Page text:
This was the first Russian cargo mission to demonstrate an "expedited capability" that will likely be used again in future, NASA said in a statement.
So far, Russian spacecraft have proved to be faster than any others which headed to the space station.
It was reported earlier that Soyuz 2.1a rocket with Progress-MS-09 cargo spacecraft was launched for a fast-track orbital rendezvous with the International Space Station (ISS) from Baikonur Cosmodrome.
Now, if you don't keep up with the minutia of space travel that might just sound like a number, so to give you some context, the previous record was five hours and 39 minutes. But when Progress 70 undocks from the ISS, it will take something else back home with it: the entire Pirs docking compartment.
Man Filmed Accosting Woman In Puerto Rico Shirt Charged With Hate Crime
The Forest Preserves of Cook County had previously said the officer had been placed on desk duty as it investigated the incident. The man resumes his abuse, saying: "You're not American, if you were American you wouldn't wear that".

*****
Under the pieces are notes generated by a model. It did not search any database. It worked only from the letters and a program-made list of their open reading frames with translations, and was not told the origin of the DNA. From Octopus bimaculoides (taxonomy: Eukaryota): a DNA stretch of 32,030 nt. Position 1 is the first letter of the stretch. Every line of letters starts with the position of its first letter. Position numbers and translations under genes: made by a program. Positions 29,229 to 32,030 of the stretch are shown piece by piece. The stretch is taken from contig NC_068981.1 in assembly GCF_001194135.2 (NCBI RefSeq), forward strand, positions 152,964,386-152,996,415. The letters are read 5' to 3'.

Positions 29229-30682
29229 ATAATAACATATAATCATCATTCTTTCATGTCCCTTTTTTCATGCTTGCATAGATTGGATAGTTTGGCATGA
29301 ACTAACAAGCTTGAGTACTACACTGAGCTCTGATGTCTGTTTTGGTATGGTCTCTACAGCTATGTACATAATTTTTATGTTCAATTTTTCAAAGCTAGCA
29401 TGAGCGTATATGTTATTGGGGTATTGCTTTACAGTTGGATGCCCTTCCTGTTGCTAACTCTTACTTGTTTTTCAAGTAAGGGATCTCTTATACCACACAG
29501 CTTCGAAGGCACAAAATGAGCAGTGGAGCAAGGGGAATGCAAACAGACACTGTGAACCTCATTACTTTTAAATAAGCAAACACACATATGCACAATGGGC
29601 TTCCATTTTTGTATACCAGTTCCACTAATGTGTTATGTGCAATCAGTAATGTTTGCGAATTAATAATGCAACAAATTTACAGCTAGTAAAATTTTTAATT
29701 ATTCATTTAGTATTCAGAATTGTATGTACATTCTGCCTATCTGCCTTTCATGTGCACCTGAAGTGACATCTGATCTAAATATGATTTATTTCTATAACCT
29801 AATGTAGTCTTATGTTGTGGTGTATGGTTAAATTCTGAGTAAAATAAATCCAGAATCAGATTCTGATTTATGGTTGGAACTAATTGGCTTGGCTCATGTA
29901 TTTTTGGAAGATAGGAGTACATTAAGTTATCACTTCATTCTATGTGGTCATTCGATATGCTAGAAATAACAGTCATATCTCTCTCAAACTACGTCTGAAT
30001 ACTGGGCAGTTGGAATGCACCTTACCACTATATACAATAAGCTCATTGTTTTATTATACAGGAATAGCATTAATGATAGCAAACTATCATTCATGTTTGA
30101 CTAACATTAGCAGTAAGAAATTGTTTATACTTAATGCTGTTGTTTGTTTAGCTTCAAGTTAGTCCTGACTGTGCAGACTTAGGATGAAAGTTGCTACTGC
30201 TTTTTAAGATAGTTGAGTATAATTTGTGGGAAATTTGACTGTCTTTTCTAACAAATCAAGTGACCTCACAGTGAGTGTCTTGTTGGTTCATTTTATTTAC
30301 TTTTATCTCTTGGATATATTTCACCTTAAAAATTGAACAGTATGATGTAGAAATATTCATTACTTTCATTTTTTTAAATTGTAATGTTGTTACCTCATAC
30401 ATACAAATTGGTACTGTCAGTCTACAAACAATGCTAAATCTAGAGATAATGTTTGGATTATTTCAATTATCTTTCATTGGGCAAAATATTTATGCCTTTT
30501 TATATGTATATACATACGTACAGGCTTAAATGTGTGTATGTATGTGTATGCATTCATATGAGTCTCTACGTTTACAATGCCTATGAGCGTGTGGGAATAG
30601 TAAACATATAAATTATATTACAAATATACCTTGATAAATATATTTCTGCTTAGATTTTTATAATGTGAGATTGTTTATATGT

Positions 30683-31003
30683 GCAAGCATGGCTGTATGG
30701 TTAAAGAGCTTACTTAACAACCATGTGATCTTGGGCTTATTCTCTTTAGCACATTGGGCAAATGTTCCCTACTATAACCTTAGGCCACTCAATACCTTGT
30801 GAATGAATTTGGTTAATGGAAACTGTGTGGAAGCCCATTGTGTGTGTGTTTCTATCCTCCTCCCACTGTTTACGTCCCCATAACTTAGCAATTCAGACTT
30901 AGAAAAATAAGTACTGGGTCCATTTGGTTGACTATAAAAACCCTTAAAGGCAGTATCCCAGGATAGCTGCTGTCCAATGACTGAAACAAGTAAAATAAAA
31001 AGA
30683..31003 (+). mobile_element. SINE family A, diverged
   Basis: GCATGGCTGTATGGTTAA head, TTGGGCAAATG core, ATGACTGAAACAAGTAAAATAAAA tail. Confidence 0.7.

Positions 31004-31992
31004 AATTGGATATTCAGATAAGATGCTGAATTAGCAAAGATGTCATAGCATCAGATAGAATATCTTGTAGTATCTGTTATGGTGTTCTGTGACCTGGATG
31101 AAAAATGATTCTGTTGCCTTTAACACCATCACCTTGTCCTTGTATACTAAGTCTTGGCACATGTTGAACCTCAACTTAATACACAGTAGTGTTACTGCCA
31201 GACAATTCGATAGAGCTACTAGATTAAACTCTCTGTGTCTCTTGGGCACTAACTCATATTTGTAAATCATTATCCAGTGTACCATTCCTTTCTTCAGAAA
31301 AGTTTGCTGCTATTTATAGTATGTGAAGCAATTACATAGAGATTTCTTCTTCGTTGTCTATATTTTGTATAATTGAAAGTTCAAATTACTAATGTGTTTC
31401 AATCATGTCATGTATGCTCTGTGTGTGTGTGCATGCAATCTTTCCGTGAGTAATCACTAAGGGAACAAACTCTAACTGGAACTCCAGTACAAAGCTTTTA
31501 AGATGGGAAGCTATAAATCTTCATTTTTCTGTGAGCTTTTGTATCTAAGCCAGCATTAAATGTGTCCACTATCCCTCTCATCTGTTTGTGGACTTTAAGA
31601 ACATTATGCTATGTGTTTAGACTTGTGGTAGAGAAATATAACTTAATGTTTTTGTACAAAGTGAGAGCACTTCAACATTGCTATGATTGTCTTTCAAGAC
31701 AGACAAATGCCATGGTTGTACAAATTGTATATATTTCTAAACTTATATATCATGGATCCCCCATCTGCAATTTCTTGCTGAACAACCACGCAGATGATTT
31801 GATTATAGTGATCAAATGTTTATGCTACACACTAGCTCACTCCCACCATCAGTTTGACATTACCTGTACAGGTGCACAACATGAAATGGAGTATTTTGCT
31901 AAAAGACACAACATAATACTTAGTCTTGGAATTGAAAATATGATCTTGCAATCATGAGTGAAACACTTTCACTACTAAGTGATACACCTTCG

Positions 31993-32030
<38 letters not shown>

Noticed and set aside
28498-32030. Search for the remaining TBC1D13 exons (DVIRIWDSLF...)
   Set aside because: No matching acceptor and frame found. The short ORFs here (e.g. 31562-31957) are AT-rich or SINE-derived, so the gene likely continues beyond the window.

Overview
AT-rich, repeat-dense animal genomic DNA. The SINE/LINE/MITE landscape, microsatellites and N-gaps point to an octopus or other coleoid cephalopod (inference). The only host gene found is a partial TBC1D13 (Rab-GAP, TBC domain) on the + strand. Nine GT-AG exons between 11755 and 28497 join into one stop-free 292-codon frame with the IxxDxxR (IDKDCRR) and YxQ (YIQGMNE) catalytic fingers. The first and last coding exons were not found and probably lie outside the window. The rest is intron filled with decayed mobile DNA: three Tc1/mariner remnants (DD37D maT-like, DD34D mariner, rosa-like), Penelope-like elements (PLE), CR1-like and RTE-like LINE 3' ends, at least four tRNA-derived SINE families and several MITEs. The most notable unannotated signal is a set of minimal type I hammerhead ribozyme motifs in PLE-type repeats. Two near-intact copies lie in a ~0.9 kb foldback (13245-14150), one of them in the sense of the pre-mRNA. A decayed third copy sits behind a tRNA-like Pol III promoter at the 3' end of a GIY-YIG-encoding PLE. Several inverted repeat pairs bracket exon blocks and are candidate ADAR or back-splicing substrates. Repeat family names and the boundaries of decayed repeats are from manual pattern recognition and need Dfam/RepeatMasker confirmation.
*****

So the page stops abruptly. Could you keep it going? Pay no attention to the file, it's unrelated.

At the moment of launch, the International Space Station, streaking through space at almost five miles per second, was expected to be just 370 miles to the southwest of Baikonur.
The Progress 70 launch is Russia's third attempt to fly a superfast mission to the space station. Over those 40 years, the vast majority of Progress launches have taken 34-orbit (2-day) journeys to whatever space stations (Salyut 6, Salyut 7, Mir, or ISS) they have resupplied.
But it seemed that fortune favored Progress 70.
Russia's space agency Roscosmos said the faster maneuver became possible thanks to a new version of the Soyuz booster rocket, noting that it puts the ship into orbit with higher precision. Northrop Grumman Innovation Systems will launch a Cygnus cargo mission to the ISS for NASA in November, followed by a SpaceX Dragon spacecraft later that month.